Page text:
“Friendship Cemetery” is the story of Emma Grace, a naive teen, whose perception of truth is limited by her youth, and upbringing in the very sheltered world of Columbus, Mississippi. She longs for a message from her dead father, and the acceptance of her distant and critical mother.
Emma may be unsophisticated, but she is witty and funny, with biting observations about Columbus. The city is as much a character in the novel as are the people.
The story begins with her desire to become a ghost hunter. To this end Emma spends time in the cemetery. However, she is not alone. In Friendship Cemetery she meets Princess Kamara (a dwarf), and Tyrone (a young African-American boy).
Emma’s father slipped into the Mississippi River eight months before this novel begins. Her mother, Lenora Leigh, bid him good-bye with great fanfare at a memorial service, even though there was no body.
Princess Kamara spends her time creating quirky, folk art “sculptures” from detritus found in the cemetery. Pea (her nickname) has been even less exposed to the world than Emma. However, she is perceptive and quite comical in her actions and responses to new experiences.
Both mothers reveal disappointment with their daughters. Emma cannot dress to her mother’s “Southern belle chic” standards. Pea’s mother, Olive Shelton, has hidden her from the eyes and gossip of this town. She is consumed with love for her deceased husband, Dwayne.
Tyrone fears Kamara because he claims that her family is cursed. A hurt leg leads him to introduce Emma to Althee, a healer-woman. From Althee we learn that there is a curse on the Shelton family.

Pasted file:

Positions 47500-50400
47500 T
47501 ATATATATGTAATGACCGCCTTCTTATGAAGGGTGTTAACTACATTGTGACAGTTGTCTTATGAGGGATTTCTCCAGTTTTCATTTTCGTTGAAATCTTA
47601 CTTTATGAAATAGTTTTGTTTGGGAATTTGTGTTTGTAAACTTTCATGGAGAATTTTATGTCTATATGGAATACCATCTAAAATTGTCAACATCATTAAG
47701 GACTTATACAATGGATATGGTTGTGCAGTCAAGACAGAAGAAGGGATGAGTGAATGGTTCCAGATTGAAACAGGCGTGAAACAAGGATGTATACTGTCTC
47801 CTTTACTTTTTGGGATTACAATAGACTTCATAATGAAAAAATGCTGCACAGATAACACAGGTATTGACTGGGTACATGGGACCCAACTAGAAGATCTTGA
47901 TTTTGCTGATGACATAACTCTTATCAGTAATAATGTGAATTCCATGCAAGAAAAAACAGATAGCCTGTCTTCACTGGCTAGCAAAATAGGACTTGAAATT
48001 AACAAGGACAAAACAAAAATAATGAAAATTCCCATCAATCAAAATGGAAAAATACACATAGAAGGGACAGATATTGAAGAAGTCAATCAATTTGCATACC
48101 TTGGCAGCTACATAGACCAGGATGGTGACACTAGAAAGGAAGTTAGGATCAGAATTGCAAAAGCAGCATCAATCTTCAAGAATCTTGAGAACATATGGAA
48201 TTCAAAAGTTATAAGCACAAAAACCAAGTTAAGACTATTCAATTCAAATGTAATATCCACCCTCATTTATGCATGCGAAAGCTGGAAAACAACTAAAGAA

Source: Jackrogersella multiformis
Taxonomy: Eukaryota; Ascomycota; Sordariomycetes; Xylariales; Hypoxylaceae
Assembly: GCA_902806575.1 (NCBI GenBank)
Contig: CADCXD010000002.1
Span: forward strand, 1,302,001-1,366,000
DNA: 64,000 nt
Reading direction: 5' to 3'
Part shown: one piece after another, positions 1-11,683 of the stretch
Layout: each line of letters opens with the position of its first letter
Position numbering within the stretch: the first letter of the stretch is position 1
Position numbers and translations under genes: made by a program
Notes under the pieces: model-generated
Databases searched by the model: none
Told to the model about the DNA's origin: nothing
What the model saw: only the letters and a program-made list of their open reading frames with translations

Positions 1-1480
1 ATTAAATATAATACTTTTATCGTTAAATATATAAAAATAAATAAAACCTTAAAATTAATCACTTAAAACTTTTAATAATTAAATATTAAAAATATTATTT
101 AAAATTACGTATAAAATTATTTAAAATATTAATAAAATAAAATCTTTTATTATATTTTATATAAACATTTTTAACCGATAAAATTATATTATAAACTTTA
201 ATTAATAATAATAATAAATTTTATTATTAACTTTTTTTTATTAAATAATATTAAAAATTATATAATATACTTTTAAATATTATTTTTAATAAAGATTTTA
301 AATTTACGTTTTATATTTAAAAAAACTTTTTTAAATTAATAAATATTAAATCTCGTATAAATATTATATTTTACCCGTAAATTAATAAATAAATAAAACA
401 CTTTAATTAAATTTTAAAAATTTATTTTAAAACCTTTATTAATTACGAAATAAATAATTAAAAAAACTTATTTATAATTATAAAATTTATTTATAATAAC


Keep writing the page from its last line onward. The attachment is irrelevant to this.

Emma, Kamara, and another friend, Beau, concoct an elaborate plot to spend the night in Friendship Cemetery in an effort to find ghosts. All does not go well. They are discovered, and must face public embarrassment, the worst thing possible in the eyes of Emma’s mother.
Emma’s mother, too, has been keeping secrets. However, secrets are impossible to keep. All will be revealed.
The main theme of “Friendship Cemetery” is that truth is limited by perception and experience. In the beginning of the novel, Emma believes Pea to be a leprechaun, which she is not.
It is also about acceptance. Pea’s defects are obvious, a physical deformity. Other’s are more subtle. Flaws such as superficiality, blind judgment, and false superiority are less apparent, but still corrosive.
“Friendship Cemetery” will appeal to adult readers and mature teens. There is no graphic sex or violence.